What is in this article?:
- Continuing resolution and its impact on soybean growers
- Conservation measures
• While it’s only a temporary extension for the next six months, it was necessary to step back and look at exactly which programs soybean farmers use most will be impacted
The CR restores funding to the Conservation Stewardship Program (CSP), but reduces the cap on acreage enrolled in the program this year by 740,000 acres. Following the reduction, the Natural Resources Conservation Service (NRCS) will enroll only 12 million acres in the program in FY2013. This was a priority for ASA within the larger discussion of budget constraints and farm programs.
The CR included an amendment introduced by Sens. Mark Pryor (D-Ark.) and Jim Inhofe (R-Okla.) that postpones the enforcement date for the Environmental Protection Agency’s Spill Prevention Control and Countermeasures (SPCC) specifications, which would have required that oil storage facilities with a capacity of over 1,320 gallons make structural improvements to reduce the possibility of oil spills. The plan requires farmers to construct a containment facility, like a dike or a basin, which must retain 110 percent of the fuel in the container.
The rule is now postponed until the end of FY13 on Sept. 30. ASA strongly supported this postponement and is supporting legislation that would adjust the minimum capacity upward to 10,000 gallons while the aggregate level on a production facility would move to 42,000 gallons. The proposal would also place a greater degree of responsibility on the farmer or rancher to self-certify compliance if it exceeds the exemption level.
Also included in the CR was the ASA-supported Farmer Assurance Provision, language that states farmers may continue to plant seeds bearing traits that have been deregulated by USDA’s Animal and Plant Health Inspection Service (APHIS) without threat of disruption as a result of court decisions.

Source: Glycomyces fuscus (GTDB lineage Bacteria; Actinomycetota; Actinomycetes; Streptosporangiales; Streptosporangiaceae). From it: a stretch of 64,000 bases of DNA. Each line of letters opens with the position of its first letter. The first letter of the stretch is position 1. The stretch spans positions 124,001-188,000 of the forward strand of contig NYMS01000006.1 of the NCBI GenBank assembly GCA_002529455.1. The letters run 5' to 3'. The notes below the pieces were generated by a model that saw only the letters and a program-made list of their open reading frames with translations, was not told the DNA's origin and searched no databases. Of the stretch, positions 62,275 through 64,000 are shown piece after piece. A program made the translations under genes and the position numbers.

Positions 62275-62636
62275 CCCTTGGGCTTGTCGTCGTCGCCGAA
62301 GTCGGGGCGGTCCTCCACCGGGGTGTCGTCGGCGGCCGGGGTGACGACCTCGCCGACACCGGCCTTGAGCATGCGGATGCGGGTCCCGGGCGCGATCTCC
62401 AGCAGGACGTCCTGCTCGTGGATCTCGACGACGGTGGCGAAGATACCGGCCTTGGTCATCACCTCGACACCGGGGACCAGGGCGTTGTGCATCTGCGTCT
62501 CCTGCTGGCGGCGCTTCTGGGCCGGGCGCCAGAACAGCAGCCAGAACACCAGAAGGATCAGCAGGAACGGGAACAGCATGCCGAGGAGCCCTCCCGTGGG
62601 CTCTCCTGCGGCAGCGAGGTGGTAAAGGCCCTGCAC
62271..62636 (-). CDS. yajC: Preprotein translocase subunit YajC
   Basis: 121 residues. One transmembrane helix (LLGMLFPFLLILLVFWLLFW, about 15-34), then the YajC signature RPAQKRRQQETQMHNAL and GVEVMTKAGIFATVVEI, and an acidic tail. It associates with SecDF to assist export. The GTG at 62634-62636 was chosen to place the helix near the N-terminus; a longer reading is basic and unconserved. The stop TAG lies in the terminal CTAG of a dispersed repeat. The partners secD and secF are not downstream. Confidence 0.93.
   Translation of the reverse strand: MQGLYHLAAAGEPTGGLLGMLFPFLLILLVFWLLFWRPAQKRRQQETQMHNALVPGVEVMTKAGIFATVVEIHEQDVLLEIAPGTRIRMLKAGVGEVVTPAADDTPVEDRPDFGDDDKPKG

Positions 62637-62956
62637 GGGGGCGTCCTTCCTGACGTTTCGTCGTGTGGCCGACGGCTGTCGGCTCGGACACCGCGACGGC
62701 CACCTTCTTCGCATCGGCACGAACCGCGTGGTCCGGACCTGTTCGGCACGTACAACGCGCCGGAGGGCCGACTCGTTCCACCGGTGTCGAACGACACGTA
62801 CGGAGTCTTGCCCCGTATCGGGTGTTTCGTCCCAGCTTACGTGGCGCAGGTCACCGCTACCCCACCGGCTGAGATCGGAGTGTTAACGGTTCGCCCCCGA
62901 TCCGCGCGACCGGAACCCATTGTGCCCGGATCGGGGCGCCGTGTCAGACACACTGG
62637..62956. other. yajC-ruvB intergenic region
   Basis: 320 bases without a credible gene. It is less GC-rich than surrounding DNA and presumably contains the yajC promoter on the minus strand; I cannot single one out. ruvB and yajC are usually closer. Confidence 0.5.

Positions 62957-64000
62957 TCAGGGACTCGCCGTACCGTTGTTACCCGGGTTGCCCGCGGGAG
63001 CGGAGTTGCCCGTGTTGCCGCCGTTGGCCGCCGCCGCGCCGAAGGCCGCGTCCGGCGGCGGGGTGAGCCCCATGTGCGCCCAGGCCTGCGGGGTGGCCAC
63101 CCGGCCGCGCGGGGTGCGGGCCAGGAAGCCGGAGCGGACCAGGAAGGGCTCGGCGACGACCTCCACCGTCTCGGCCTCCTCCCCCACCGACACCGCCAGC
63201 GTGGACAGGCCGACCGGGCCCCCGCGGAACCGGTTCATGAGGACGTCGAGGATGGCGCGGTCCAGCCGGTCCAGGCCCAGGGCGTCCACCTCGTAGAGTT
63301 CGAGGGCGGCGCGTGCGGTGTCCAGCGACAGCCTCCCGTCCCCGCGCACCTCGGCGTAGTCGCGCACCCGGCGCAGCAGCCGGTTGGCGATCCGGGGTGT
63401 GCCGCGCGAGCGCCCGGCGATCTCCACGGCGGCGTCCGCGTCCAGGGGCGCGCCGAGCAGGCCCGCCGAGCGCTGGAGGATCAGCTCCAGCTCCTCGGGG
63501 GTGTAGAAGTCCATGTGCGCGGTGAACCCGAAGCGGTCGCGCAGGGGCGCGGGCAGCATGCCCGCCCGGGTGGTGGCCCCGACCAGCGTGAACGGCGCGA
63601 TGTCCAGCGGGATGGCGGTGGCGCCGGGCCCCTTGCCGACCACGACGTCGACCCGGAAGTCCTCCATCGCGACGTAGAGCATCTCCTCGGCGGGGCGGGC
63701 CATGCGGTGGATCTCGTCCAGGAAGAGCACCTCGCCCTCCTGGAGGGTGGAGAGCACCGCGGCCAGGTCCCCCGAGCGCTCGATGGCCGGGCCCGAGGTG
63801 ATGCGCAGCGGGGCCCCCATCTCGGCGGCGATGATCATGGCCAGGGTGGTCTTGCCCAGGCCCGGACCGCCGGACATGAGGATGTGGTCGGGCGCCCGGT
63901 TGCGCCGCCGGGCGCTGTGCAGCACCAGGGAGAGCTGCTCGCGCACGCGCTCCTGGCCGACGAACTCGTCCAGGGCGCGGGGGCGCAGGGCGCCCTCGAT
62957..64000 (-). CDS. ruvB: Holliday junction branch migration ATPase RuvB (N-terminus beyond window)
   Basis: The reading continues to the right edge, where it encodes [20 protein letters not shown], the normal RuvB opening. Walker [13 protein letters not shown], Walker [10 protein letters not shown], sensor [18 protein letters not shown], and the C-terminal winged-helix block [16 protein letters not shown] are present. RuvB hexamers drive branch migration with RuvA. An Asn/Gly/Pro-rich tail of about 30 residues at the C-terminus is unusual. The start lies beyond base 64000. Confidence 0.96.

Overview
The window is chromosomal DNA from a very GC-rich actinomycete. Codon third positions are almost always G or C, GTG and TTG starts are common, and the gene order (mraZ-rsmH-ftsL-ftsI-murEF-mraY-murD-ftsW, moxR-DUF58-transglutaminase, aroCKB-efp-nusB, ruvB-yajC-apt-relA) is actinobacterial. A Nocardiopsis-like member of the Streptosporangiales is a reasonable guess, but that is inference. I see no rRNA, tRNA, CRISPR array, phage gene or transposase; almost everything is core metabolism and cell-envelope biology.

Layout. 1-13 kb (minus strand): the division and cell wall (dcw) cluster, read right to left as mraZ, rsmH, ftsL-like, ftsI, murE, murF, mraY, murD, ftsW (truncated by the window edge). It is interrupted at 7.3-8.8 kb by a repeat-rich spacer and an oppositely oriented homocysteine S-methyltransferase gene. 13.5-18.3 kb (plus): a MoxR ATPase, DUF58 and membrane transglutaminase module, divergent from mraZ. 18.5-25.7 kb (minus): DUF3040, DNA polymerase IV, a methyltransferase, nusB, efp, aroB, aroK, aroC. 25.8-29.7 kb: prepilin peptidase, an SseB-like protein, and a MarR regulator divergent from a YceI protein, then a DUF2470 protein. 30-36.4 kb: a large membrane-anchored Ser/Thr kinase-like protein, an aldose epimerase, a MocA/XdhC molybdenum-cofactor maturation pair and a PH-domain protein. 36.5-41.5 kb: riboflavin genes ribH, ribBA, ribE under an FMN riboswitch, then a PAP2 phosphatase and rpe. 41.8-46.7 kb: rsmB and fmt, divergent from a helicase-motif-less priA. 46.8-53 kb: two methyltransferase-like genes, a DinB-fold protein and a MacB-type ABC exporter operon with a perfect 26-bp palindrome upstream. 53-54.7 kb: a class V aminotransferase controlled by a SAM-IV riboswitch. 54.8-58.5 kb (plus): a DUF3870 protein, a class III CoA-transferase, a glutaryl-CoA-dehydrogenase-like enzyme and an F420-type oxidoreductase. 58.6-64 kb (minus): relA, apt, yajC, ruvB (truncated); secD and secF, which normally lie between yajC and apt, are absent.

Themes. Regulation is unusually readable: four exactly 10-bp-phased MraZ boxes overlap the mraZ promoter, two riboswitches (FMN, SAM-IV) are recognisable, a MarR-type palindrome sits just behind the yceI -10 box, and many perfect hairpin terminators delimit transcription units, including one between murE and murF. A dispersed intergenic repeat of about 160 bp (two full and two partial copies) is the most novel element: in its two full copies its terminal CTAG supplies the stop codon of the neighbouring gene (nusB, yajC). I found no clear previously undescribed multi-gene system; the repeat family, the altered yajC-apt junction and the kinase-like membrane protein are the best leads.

The provision addresses the potential for protracted delays in commercializing new traits pending court-ordered environmental impact reviews. Finally, the provision only applies to biotech traits that have completed the required regulatory review process, and does not restrict the right to challenge USDA’s determination that a trait does not pose a plant pest risk.
Finally, ASA welcomes provisions included in the CR that shift funding within USDA to ensure the continuation of inspections of packinghouses and slaughterhouses, averting potential furloughs for the nation’s meat inspectors and the resulting shut-down of slaughterhouses and processing plants that would have very negatively affected the livestock industry.
More than 98 percent of the soybean meal produced in the U.S. goes to the livestock sector in the form of animal feed, and disruptions within that industry adversely impact soybean farmers as well.
(For more from the ASA, see http://www.soygrowers.com/.
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